It's no secret that JFK Jr. had a penchant for danger, and a memoir by his former girlfriend Christina Haag brings new details to light.
In her book, Come To The Edge, to be released in May, Haag chronicles her relationship with the late Kennedy in the 1980s, beginning with their first kiss. Her story highlights his compulsion to live on the edge, including depictions of smoking marijuana on the beach, recommending tantric sex books, and a near-death kayaking experience.
According to ABC News, Kennedy and Haag first met while growing up in Manhattan and became close while attending Brown University together.
Vanity Fair's upcoming issue excerpts pieces from the book, including Haag's account of the kayaking debacle:
Kennedy devised a route that he believed would ensure a safe return, but he misjudged the current and the two were hit by a wave that plunged them underwater. Haag recalls her thoughts. "This is it. This is how it ends. We are going to die together. This is what it means to drown," she writes. "My lungs hurt, and as we crested a steep wave, I coughed, spat water, and clung to the edge of the boat with my head down. I waited, fully expecting to be flung backward out of the boat, but we made it over. I looked back at him, amazed, and saw that he had never stopped. He'd never given up, and he was beginning to shepherd us over the waves, not under them. He had turned us out to sea, just as he'd promised, and we were coursing past the break to safety."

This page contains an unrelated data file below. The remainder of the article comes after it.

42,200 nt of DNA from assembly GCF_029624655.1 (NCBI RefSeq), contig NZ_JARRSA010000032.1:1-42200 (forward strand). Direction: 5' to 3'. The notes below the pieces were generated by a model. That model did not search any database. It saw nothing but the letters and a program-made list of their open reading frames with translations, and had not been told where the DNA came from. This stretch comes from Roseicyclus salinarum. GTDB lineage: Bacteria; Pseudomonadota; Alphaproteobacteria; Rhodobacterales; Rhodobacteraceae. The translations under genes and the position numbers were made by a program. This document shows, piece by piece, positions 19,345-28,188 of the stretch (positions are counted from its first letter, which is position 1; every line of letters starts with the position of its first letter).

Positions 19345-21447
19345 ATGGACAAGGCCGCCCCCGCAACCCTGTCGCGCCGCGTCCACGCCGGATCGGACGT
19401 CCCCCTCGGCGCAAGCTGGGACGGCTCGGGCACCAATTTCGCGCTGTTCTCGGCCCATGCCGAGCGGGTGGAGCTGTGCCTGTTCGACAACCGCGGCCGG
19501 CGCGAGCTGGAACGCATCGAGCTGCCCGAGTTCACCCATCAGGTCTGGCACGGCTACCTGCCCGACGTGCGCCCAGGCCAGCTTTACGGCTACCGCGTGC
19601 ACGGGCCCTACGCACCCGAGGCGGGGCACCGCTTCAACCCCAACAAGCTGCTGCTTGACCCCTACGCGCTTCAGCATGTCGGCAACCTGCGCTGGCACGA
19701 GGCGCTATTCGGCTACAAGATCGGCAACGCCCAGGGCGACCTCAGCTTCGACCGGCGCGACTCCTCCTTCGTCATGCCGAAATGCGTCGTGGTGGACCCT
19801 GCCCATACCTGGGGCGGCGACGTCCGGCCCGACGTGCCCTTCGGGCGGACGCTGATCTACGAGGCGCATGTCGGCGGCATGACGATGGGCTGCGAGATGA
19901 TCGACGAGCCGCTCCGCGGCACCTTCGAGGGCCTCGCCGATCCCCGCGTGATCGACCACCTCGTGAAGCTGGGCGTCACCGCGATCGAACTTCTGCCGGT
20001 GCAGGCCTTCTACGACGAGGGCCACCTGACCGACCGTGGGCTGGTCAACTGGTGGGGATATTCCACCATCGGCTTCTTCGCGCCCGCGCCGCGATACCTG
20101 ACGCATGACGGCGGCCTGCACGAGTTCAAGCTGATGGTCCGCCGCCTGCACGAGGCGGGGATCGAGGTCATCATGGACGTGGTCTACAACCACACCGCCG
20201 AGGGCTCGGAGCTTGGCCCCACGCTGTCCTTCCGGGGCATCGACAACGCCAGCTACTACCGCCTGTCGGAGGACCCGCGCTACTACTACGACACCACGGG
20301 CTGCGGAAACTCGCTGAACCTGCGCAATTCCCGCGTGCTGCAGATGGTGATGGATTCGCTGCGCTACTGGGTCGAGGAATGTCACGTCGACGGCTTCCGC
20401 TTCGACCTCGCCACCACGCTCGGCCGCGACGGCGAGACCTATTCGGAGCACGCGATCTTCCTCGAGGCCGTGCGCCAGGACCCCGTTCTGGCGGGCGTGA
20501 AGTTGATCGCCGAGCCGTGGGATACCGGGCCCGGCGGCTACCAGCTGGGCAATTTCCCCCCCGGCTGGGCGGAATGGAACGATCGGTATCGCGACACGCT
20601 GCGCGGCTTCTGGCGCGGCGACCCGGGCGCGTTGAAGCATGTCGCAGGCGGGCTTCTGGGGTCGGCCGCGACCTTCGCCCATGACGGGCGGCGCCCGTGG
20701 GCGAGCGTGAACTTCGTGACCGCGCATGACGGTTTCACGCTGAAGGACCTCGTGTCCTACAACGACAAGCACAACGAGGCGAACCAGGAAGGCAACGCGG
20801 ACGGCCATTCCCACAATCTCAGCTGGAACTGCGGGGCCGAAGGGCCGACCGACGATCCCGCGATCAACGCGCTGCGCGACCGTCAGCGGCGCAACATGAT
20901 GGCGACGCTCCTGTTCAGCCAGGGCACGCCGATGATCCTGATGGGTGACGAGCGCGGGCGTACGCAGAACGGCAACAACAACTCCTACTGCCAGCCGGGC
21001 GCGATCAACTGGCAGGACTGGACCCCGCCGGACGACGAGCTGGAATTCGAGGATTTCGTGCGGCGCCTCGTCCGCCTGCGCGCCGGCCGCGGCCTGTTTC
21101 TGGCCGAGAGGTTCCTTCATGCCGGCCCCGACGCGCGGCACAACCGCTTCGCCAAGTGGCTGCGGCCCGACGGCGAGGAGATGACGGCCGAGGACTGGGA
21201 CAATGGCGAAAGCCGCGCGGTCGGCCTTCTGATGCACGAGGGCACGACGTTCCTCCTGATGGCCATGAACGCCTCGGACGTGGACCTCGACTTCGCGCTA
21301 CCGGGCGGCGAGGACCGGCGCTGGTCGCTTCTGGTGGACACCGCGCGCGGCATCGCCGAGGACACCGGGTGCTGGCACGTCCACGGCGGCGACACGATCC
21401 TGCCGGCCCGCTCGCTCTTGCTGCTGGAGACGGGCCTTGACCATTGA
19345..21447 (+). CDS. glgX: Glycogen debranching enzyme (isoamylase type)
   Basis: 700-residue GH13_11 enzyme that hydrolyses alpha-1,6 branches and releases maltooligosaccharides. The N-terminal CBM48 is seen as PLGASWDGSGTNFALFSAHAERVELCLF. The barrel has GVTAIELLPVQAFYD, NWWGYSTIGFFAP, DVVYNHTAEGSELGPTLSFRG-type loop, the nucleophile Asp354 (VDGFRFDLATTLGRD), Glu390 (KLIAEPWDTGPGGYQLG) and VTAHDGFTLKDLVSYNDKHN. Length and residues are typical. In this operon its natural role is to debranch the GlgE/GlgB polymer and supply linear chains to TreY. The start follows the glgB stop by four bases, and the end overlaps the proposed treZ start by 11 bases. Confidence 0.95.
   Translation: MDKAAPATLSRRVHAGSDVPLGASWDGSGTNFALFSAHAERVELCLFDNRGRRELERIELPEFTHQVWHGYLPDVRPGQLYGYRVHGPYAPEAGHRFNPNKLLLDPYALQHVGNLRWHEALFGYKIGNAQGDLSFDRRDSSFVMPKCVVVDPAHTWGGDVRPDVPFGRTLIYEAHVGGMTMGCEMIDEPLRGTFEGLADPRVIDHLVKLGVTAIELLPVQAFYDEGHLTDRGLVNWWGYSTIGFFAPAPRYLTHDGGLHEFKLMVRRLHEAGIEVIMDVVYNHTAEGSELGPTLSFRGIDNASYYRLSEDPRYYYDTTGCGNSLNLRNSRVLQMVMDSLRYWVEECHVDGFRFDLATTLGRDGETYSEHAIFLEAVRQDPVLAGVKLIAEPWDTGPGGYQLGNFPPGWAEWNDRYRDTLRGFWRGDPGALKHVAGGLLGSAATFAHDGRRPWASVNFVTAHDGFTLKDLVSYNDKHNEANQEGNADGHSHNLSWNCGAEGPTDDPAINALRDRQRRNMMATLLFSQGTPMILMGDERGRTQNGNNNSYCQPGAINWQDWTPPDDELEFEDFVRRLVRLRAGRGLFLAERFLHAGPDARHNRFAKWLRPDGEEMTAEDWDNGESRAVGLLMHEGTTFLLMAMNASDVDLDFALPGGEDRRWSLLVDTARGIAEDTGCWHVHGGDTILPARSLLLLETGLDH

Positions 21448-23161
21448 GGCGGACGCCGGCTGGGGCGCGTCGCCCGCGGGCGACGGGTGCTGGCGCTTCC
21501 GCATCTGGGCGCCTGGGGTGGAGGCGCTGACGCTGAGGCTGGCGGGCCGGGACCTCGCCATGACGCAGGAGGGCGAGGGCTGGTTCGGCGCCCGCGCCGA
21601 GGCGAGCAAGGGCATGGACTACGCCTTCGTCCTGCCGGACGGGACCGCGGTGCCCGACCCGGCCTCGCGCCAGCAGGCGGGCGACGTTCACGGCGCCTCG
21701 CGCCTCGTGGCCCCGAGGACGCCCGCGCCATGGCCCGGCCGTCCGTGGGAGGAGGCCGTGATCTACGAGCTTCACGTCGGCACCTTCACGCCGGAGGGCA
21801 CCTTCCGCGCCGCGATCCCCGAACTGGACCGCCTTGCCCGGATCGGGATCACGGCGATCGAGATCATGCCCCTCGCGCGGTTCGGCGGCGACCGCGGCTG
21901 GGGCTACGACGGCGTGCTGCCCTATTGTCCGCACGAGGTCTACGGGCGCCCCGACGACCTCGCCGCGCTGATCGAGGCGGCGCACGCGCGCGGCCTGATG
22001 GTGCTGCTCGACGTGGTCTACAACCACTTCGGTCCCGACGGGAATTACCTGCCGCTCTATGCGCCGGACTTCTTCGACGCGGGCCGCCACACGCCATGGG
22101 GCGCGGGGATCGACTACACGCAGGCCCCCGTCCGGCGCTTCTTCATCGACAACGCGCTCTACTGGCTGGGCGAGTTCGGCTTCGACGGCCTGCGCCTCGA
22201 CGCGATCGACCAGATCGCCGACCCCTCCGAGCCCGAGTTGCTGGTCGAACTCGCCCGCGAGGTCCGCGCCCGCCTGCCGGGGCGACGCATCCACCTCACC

This time there was a marked difference in Kennedy's reaction to being so close to death. "John seemed fine, oblivious.... He whistled," Haag writes, "although he did make me promise not to tell his mother." "But, John, we could have died," she said, still angry and frightened. "Yeah, Chief, but what a way to go," he replied, and went back to securing the boat for the night.
JFK Jr.'s tendency towards risk-taking eventually led to his death, when the plane he was flying in Martha's Vineyard crashed and killed him, his wife Carolyn, and her sister in 1999.
Read more from the Vanity Fair excerpts here.
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